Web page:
Thomas Daniels (Season 6): Sent packing after his criminal history, including
charges of drunk driving, were exposed.
Akron Watson (Season 6): Turned away after producers found out about a prior misdemeanor possession of marijuana charge – although he claimed producers were well aware of his history.
Ju'Not Joyner (Season 8): Not given the green-light to advance in the show, which he claimed to be because he questioned the contestant contract and asserted that I was “rigged.”
Chris Golightly (Season 9): Disqualified reportedly over concerns and complications associated with a former boy band recording contract.
Okay, so am I the only one asking myself this question… uh… don't some of these people have actual charges that occurred before the show? Not just arrest records, but real charges? If Idol had a problem with these charges, why did they even let them on the show in the first place? Do they not run a background check before they throw people on TV?
We have an employee who made it pretty far through the American Idol auditions, and she tells me that to actually get on TV and see the judges, it takes about four months. And during those four months, you fill out paperwork; paperwork that she believes has some sort of wording on there about your criminal past and allowing them to check you out. It looks like it just happens that day because TV runs on mermaid laughter and unicorn farts. But in reality, you come back a few times over a four month period. So there was plenty of time to run a background check, based on the information from my employee.
And here is a good point from CA employment law attorney, Anahita Sedaghatfar:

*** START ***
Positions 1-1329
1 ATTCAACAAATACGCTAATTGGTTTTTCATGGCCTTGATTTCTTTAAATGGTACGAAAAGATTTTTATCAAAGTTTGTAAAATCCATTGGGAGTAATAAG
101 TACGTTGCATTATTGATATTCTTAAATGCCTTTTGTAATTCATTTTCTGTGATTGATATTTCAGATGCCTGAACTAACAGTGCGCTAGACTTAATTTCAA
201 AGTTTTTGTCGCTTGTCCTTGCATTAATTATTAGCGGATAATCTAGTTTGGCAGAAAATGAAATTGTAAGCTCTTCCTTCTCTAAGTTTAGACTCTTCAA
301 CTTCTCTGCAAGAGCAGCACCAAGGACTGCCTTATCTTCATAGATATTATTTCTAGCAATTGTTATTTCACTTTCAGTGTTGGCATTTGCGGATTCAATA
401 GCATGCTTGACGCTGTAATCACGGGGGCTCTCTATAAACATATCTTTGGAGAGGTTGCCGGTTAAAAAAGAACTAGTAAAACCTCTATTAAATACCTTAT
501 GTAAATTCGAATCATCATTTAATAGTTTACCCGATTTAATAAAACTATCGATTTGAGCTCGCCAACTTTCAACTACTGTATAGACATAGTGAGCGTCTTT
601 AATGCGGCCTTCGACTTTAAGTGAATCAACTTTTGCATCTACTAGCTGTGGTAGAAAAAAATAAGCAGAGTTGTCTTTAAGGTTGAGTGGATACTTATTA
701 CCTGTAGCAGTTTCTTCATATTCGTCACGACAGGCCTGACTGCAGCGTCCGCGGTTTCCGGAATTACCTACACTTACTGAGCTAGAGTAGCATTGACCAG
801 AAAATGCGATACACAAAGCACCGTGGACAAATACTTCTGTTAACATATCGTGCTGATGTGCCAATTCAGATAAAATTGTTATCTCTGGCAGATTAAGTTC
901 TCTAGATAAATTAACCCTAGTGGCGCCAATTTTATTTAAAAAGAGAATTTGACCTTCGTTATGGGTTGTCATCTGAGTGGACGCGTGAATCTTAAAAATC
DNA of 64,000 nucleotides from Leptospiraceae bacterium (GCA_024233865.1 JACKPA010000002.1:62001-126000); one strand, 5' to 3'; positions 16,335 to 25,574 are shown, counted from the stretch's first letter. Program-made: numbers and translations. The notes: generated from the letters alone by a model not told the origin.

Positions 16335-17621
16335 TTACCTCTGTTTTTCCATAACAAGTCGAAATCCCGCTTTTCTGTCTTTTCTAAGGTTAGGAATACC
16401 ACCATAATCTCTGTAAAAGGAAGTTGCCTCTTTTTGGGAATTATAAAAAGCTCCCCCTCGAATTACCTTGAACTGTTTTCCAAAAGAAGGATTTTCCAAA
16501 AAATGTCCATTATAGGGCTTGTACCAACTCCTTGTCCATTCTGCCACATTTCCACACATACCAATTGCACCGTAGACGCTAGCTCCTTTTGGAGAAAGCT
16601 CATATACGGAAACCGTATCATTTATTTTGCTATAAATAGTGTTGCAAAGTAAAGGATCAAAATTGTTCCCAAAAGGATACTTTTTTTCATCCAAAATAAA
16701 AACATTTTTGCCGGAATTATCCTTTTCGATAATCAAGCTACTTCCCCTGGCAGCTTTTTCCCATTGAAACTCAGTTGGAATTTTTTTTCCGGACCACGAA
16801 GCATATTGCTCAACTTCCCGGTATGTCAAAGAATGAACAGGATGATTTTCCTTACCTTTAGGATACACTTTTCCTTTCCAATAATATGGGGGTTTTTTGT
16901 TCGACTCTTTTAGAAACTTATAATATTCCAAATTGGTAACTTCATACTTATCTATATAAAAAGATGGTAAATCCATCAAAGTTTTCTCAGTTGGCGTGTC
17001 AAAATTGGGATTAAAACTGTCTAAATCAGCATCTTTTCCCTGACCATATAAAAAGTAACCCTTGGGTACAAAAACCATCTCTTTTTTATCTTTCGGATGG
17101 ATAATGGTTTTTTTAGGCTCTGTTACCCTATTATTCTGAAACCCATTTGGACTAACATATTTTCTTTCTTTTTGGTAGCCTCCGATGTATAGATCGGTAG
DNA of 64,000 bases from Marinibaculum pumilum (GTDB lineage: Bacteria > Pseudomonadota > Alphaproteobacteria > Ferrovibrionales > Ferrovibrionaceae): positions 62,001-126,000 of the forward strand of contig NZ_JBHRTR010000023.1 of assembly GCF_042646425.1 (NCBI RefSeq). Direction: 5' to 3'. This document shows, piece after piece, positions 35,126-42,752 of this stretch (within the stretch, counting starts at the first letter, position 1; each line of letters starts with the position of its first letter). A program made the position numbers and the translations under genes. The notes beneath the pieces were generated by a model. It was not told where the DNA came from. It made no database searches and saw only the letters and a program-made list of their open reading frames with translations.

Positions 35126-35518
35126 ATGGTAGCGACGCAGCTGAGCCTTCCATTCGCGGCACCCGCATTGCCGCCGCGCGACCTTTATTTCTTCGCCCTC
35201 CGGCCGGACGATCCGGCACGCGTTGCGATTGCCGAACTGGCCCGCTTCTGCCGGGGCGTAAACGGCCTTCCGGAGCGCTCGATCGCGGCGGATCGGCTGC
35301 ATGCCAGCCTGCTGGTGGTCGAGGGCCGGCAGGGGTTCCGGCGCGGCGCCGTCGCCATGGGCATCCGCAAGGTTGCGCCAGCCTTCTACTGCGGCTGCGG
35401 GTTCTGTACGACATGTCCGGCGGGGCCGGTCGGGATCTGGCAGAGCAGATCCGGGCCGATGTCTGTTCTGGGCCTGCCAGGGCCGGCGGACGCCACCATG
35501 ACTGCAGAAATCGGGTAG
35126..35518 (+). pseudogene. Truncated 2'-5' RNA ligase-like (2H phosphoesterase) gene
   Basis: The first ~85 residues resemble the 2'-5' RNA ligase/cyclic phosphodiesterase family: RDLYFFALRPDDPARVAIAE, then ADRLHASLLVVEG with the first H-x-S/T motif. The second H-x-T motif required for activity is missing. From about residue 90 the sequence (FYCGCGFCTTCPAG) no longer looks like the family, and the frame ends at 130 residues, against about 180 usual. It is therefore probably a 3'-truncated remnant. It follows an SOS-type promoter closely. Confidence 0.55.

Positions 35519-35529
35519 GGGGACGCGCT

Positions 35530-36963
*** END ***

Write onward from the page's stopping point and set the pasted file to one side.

“It seems that this lawsuit claiming racial discrimination under California employment laws is not only far-fetched, but wholly misplaced. Yes, California law does prohibit an employer from asking a job applicant about arrests that did not result in convictions, and yes, California law does prohibit employers from discriminating against employees based on race, but the key words here are 'employer' and 'employee',” she explained. “The California Fair Employment and Housing Act and Title VII, which prohibit racial discrimination in employment, simply do not apply because it will be hard to prove that these individuals were employees.”
And also? There's this…
My thoughts are these:
- American Idol should run a background check before people get put on television.
- Unfortunately, these people were not employees, so they will have a hard time getting this law suit off the ground.
- I understand why American Idol would want to have squeaky clean contestants. After all, everything is supposed to be all lollipops and glittery rainbows in American Idol Land.
- I understand that focusing on arrest records and criminal records sets African American contestants up for failure due to the racial profiling problem in this country.
- Maybe American Idol should just say to heck with keeping an image, and just pick the person who can sing best and sell the most records.
- Chris Golightly probably wishes the boy band thing had taken off.
- This will most likely be settled out of court to make it all go away.
What are your thoughts on the Idol scandal?